Polygenic scores, diet quality, and type 2 diabetes risk: An observational study among 35,759 adults from 3 US cohorts release_emhzijnrrngqpm4ydml6odtoee

by Jordi Merino, Marta Guasch-Ferré, Jun Li, Wonil Chung, Yang Hu, Baoshan Ma, Yanping Li, Jae H Kang, Peter Kraft, Liming Liang, Qi Sun, Paul Franks (+4 others)

Published in PLoS Medicine by Public Library of Science (PLoS).

2022   Volume 19, Issue 4, e1003972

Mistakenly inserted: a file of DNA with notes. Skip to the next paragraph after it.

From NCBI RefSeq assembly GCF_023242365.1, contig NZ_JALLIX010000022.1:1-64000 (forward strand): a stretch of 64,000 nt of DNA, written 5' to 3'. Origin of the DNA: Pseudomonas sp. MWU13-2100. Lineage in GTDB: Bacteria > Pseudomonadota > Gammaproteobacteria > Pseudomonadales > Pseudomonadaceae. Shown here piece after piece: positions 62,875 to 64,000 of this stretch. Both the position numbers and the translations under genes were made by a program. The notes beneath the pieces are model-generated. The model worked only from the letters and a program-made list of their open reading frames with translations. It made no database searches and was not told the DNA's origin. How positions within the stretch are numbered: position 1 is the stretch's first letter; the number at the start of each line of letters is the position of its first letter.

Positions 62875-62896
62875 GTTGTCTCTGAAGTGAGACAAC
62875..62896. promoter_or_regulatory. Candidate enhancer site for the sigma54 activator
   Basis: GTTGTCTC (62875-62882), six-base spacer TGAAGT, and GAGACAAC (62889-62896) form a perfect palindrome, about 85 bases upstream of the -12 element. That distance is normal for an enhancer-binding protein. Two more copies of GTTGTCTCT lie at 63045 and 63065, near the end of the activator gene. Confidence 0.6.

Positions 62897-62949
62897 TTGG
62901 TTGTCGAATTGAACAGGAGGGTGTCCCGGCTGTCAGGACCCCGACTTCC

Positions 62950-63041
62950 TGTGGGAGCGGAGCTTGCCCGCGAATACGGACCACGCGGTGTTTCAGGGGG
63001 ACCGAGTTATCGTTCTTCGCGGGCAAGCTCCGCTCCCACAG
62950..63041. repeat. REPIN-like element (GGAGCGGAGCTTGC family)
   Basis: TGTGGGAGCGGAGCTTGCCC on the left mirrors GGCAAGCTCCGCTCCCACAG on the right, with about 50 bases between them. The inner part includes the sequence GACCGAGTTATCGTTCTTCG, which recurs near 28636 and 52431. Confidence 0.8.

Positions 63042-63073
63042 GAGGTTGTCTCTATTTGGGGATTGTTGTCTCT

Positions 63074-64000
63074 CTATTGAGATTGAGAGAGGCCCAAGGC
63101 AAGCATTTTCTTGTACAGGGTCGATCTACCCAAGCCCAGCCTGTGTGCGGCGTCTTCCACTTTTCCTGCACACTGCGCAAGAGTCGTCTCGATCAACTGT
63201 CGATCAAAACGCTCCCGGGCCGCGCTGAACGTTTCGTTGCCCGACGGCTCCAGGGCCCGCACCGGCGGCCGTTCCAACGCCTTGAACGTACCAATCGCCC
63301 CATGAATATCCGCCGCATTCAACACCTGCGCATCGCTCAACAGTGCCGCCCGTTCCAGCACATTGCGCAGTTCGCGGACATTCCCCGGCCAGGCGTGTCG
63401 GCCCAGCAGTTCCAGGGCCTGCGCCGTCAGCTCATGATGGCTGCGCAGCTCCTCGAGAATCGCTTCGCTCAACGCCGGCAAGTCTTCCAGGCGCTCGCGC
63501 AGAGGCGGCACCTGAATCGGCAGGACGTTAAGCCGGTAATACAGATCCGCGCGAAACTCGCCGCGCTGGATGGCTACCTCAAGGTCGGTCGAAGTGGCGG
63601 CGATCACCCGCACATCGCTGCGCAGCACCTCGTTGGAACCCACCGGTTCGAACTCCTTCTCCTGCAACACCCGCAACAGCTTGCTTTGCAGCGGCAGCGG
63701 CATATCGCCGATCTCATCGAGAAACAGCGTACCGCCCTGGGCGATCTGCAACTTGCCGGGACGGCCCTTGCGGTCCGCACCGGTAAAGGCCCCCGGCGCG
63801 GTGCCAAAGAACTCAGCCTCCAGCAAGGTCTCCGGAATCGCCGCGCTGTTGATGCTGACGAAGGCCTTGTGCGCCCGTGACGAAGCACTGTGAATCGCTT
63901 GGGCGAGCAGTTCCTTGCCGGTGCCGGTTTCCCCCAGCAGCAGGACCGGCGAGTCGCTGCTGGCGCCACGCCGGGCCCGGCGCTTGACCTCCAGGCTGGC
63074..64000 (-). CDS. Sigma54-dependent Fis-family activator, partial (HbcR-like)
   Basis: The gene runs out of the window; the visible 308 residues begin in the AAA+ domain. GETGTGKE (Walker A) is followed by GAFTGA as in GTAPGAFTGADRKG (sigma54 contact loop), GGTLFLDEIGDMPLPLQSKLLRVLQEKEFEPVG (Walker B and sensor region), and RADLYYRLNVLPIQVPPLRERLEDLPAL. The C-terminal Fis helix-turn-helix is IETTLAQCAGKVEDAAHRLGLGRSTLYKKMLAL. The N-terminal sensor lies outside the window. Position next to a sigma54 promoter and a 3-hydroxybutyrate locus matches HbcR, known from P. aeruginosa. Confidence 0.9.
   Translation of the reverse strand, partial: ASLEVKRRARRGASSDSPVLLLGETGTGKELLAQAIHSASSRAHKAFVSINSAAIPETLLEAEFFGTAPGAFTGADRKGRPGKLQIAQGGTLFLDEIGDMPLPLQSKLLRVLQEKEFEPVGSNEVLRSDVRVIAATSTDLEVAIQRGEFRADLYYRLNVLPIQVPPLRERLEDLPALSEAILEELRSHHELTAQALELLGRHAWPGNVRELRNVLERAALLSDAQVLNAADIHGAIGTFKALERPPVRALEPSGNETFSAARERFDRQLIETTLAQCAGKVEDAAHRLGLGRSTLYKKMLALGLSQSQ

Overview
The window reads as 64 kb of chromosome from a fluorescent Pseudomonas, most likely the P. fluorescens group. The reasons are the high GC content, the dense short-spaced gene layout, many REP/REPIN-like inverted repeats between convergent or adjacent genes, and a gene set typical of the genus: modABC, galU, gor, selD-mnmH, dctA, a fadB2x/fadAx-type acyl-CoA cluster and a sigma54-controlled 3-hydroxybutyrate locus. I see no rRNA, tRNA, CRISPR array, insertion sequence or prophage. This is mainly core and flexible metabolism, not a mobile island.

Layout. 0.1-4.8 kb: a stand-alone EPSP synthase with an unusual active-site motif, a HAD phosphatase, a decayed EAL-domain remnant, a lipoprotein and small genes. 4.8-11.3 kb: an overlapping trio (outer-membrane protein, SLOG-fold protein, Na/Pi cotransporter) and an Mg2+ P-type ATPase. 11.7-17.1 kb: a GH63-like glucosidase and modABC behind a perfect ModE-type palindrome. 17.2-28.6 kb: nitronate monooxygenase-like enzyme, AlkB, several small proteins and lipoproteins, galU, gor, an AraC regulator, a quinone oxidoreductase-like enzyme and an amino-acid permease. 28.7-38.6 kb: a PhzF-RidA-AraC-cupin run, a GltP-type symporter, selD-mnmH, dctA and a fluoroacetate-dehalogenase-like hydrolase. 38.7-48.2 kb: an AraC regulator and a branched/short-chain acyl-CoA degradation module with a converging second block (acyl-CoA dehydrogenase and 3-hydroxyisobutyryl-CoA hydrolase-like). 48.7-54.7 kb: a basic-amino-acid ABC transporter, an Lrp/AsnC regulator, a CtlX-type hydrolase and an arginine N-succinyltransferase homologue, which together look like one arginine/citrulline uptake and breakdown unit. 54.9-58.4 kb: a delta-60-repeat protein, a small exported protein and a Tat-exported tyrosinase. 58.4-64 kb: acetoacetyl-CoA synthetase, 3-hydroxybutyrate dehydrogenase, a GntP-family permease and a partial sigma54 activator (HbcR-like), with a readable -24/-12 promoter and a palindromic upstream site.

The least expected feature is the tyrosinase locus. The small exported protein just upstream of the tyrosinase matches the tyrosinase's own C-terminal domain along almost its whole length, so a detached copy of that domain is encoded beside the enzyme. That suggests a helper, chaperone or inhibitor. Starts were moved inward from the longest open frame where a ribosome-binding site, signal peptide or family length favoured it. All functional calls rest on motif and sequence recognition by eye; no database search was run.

<jats:sec id="sec001"> <jats:title>Background</jats:title> Both genetic and lifestyle factors contribute to the risk of type 2 diabetes, but the extent to which there is a synergistic effect of the 2 factors is unclear. The aim of this study was to examine the joint associations of genetic risk and diet quality with incident type 2 diabetes. </jats:sec> <jats:sec id="sec002"> <jats:title>Methods and findings</jats:title> We analyzed data from 35,759 men and women in the United States participating in the Nurses' Health Study (NHS) I (1986 to 2016) and II (1991 to 2017) and the Health Professionals Follow-up Study (HPFS; 1986 to 2016) with available genetic data and who did not have diabetes, cardiovascular disease, or cancer at baseline. Genetic risk was characterized using both a global polygenic score capturing overall genetic risk and pathway-specific polygenic scores denoting distinct pathophysiological mechanisms. Diet quality was assessed using the Alternate Healthy Eating Index (AHEI). Cox models were used to calculate hazard ratios (HRs) for type 2 diabetes after adjusting for potential confounders. With over 902,386 person-years of follow-up, 4,433 participants were diagnosed with type 2 diabetes. The relative risk of type 2 diabetes was 1.29 (95% confidence interval [CI] 1.25, 1.32; <jats:italic>P</jats:italic> &lt; 0.001) per standard deviation (SD) increase in global polygenic score and 1.13 (1.09, 1.17; <jats:italic>P</jats:italic> &lt; 0.001) per 10-unit decrease in AHEI. Irrespective of genetic risk, low diet quality, as compared to high diet quality, was associated with approximately 30% increased risk of type 2 diabetes (<jats:italic>P</jats:italic><jats:sub>interaction</jats:sub> = 0.69). The joint association of low diet quality and increased genetic risk was similar to the sum of the risk associated with each factor alone (<jats:italic>P</jats:italic><jats:sub>interaction</jats:sub> = 0.30). Limitations of this study include the self-report of diet information and possible bias resulting from inclusion of highly educated participants with available genetic data. </jats:sec> <jats:sec id="sec003"> <jats:title>Conclusions</jats:title> These data provide evidence for the independent associations of genetic risk and diet quality with incident type 2 diabetes and suggest that a healthy diet is associated with lower diabetes risk across all levels of genetic risk. </jats:sec>
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